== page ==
Because their religion forbids wearing flashy clothes, the Amish are asking for permission to wear red when hunting instead of the required fluorescent orange. LD 426, introduced by Representative McCrea of Fort Fairfield, resulted in an interesting public hearing last week. Rep. McCrea presented a good case for his bill, and three young Amish men testified too.
Rep. McCrea said the bill is of great importance to the Amish community in his hometown of Fort Fairfield, and in Easton, Sherman, and Whitefield (just 10 miles from Augusta). He explained the simple Amish lifestyle and said “their nature is that of a people that wishes not to draw attention to individual members.” They don’t even like to be photographed. But they do hunt, and are willing to wear red, “despite the fact that it is not at all a favorite color.”
We did learn that some Amish communities, possibly including the one in Whitefield, do not object to wearing orange. And when I googled Amish hunters online, I found lots of photos of Amish hunters wearing orange.
McCrea handed out a copy of the “Religious Freedom Restoration Act” passed by Congress in 1993, suggesting that Maine’s orange requirement is a violation of that act. McCrea also handed out written testimony in favor of the bill from IFW Advisory Council member Dick Fortier of Caribou.
Three Amish young men emphasized that they would have to refuse to pay fines if summonsed for not wearing hunter orange, and warned that failure to give them this exception “will almost certainly lead to a legal battle between the State of Maine and our church group.”
IFW Committee member Rep. Denise Harlow asked if they’d be willing to limit the wearing of red to their own land, but they reported that they also hunt on the land of others.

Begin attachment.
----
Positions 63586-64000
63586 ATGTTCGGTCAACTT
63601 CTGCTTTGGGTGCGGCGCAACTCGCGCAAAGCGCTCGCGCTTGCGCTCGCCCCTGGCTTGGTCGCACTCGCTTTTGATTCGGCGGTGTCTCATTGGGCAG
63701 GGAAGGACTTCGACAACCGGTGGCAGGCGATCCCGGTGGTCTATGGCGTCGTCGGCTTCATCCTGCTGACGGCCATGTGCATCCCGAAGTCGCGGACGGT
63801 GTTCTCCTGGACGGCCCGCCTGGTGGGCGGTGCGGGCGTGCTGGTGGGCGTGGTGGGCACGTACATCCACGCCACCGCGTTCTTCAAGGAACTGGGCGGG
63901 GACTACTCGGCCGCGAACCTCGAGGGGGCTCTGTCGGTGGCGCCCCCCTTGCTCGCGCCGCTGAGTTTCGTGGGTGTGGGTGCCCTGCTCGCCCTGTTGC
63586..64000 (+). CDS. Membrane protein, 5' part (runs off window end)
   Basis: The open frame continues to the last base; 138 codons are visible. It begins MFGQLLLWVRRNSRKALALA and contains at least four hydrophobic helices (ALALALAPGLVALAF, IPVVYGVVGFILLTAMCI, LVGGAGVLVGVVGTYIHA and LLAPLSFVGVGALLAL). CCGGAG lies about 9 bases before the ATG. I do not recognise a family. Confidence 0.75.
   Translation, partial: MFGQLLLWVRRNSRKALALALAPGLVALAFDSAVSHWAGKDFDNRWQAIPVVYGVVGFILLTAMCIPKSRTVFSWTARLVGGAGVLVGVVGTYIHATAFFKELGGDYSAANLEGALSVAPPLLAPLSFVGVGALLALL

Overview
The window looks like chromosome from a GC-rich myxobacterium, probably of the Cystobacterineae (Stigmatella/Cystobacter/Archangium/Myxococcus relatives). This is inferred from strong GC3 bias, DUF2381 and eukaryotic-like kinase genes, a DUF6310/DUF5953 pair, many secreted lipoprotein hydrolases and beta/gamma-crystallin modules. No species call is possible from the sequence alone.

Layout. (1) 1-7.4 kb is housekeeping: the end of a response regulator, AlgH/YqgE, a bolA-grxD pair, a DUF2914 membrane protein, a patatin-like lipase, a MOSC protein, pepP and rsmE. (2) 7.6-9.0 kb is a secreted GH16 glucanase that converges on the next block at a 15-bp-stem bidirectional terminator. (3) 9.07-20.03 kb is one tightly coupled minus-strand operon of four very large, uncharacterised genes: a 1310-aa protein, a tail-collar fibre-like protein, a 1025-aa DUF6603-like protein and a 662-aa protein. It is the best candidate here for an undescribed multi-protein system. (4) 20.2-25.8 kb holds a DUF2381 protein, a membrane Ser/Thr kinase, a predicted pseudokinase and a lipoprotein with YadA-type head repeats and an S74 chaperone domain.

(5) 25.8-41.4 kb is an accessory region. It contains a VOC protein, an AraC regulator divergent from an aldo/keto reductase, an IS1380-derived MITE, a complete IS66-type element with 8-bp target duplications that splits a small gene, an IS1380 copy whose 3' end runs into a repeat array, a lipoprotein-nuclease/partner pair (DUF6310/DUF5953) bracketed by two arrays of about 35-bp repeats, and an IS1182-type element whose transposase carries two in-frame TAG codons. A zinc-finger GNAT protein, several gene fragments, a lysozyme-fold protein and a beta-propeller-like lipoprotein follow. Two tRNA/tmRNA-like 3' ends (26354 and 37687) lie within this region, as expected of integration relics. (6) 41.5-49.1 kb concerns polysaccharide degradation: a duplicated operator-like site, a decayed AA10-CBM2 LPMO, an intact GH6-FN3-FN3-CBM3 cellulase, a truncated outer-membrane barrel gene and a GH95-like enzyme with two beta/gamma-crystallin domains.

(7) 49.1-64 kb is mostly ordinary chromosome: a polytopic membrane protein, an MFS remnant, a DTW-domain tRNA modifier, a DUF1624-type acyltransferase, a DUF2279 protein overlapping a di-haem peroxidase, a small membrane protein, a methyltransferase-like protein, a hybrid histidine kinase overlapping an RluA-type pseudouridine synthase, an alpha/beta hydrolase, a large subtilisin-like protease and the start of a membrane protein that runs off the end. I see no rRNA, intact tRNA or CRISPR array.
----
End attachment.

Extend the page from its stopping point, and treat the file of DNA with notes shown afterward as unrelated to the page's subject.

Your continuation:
I was quite surprised when DIF&W Deputy Commissioner Tim Peabody testified in favor of the bill. “The department supports LD 426 as it provides visibility for a hunter and a choice for persons who have a religious opposition to wearing orange.” In response to a concern of some IFW Committee members about kids wearing red instead of orange, Tim said that would be up to the parents.
Don Kleiner of the Maine Professional Guides Association opposed the bill, noting that partly thanks to hunter orange, hunting is now “safer than downhill skiing.” He actually told a story about being shot by a hunter he was guiding. And Don did say, while he sympathized with the Amish and respected DIF&W’s support of the bill, “We need to be cautious. I don’t think red is enough.”
Jeff Zimba, a master Maine guide, testified “neither for nor against” but said, “I’d have a problem taking them into the woods in red.”
This bill is not yet scheduled for a work session, but when it is, the discussion should be interesting.